Of the precious few female comedians given a chance to star in their own films, Wanda Wiley is one of the most obscure. Sadly, about 90% of her short comedies are now missing, but those that remain reveal a very likeable performer who gets stuck into some wonderful physical and visual comedy.
Wanda was very much a 1920s woman. She wasn’t an eccentric-looking comic type like Alice Howell or Gale Henry; she was modern, attractive and fashionable, but not just a leading lady. She was a motivator of her own plots and always at the centre of the action. Her comic equipment included long limbs that sprawled in different directions as she ran, and a wide-eyed, startled look as action swirled around her. Something about Wanda still seems to leap off the screen. Game for anything, she engaged in dangerous stunts and slapstick with vigour, usually without a double.
Her talent at physical comedy is particularly remarkable considering that she did not come from a stage background and had only been in films a year or so before being starred. Wanda was born Roberta Prestina Wiley in 1902, and was originally from San Antonio, Texas. She actually planned on being a dentist, and it was apparently while at Dental College that a film crew at work on the campus spotted her. Allegedly, Wanda was asked to give the director a tour of the campus, and wound up with a part in his Western.
Wiley’s next appearances seem to have been in Universal’s ‘Leatherpushers’ series. In 1925 an interviewer for Movie Monthly chatted to Wanda about her first appearances:
She was telling me the other day about her stunts. When she broke into the game, barely a year and a half ago, she was given a boxing scene in which she had to suffer a prompt and inglorious knockout. Wanda took her tap on the chin, but in falling added some funny business which set everyone to laughing.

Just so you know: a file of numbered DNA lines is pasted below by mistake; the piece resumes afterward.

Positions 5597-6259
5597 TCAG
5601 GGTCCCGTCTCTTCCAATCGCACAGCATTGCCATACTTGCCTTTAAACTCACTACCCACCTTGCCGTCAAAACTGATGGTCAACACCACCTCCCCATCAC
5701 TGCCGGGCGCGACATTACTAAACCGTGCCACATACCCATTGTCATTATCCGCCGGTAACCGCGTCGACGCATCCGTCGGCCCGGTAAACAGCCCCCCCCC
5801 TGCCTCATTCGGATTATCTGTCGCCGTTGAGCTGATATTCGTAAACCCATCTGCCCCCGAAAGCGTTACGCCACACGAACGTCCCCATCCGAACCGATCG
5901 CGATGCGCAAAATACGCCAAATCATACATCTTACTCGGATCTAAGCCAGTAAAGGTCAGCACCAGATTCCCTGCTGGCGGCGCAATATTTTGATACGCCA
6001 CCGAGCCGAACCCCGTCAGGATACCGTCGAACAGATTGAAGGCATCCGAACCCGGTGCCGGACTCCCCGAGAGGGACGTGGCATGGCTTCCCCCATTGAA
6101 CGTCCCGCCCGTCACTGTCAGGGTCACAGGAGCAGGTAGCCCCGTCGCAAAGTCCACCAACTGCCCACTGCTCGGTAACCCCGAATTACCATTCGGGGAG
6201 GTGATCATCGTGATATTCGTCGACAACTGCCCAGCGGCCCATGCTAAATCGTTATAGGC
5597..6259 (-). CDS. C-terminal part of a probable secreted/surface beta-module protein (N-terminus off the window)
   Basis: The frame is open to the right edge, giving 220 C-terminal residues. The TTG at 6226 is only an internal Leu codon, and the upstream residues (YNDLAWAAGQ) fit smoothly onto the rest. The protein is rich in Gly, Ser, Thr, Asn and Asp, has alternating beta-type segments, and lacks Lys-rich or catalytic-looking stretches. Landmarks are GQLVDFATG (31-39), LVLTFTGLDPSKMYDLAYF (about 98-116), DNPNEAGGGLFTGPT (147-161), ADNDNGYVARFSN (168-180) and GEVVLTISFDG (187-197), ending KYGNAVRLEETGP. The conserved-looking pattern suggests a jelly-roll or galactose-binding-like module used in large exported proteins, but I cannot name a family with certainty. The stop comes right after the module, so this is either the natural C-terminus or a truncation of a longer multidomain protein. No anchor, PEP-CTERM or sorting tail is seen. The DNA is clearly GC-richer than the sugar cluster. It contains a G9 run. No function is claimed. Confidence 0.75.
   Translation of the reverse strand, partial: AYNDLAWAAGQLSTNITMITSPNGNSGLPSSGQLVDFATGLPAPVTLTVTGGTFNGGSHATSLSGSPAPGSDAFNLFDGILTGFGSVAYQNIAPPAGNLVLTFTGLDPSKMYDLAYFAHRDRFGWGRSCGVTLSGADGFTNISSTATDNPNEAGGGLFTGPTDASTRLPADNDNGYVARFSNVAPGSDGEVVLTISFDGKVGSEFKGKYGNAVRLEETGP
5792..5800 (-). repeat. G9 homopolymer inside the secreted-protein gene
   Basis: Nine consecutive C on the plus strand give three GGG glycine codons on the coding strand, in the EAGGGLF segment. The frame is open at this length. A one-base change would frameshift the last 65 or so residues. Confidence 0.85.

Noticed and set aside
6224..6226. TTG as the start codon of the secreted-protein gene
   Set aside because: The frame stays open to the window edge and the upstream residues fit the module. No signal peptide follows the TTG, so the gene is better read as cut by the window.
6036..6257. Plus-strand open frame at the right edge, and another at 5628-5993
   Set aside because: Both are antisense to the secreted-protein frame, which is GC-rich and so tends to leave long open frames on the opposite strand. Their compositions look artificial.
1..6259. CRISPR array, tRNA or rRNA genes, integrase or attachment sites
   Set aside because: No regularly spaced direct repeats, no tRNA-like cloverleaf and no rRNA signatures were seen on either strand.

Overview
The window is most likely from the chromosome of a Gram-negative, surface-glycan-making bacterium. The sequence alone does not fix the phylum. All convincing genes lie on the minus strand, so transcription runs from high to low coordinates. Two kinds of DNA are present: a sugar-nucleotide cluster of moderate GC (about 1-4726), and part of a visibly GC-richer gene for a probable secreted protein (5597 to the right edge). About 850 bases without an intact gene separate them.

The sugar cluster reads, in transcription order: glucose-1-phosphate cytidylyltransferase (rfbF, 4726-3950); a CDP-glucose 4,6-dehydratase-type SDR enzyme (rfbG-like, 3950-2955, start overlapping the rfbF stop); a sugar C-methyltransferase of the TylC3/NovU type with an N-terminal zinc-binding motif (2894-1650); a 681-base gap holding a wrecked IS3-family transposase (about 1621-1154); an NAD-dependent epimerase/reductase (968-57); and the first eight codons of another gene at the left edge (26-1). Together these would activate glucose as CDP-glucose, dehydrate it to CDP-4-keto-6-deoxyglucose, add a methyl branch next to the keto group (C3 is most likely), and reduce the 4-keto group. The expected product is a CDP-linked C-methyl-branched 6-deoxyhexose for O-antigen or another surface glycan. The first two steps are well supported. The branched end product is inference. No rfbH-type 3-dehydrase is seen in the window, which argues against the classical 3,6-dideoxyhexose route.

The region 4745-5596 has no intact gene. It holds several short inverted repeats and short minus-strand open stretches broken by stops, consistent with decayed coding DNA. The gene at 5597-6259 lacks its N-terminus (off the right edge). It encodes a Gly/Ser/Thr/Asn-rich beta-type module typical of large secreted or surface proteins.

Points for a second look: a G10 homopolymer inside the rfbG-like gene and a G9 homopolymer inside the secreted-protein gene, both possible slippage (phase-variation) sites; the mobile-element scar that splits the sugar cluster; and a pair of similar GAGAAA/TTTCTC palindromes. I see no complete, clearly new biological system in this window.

This talent led her to Universal’s Century Comedies, made by Abe and Julius Stern. Wanda made her first appearance as leading lady to Harry McCoy, going on to appear alongside the Century Follies Girls and uber-obscure comedian Al Alt in several films. Her roles became increasingly prominent; and she was featured prominently in ads from HER FORTUNATE FACE onwards. From the beginning of 1925, she had her own star series.
Jess Robbins was hired to direct the films, alternating with William Watson and Edward Luddy. These experienced directors knew how to stage elaborate visual comedy and bring out the best in Wanda. The titles of the shorts leave no doubt about their comedic style: A THRILLING ROMANCE, A SPEEDY MARRIAGE, FLYING WHEELS, JUST IN TIME… These were fast-paced comedies, often featuring the heroine in a race to meet some kind of deadline. As one exhibitor put it, “When Wanda plays, you can always expect some speedy entertainment”!
A SPEEDY MARRIAGE is a good example. It turned up several years ago at the Danish Film Institute and was available to view for a short time on their website. The action begins immediately, as Wanda is thrown out of bed by an electrical device, and then struck by lightning! Her lawyer phones to tell her that she must be married by 5 o’clock to collect an inheritance. She makes a date with her fiancé, and drives madly to meet him, pursued by traffic cops. After dodging them in and out of manholes and a toy shop, Wanda meets her man and speeds off, but they collide with another car. Fortunately, the other occupant is a minister so the speedy marriage takes place and all ends happily! There’s only a tiny clip currently online: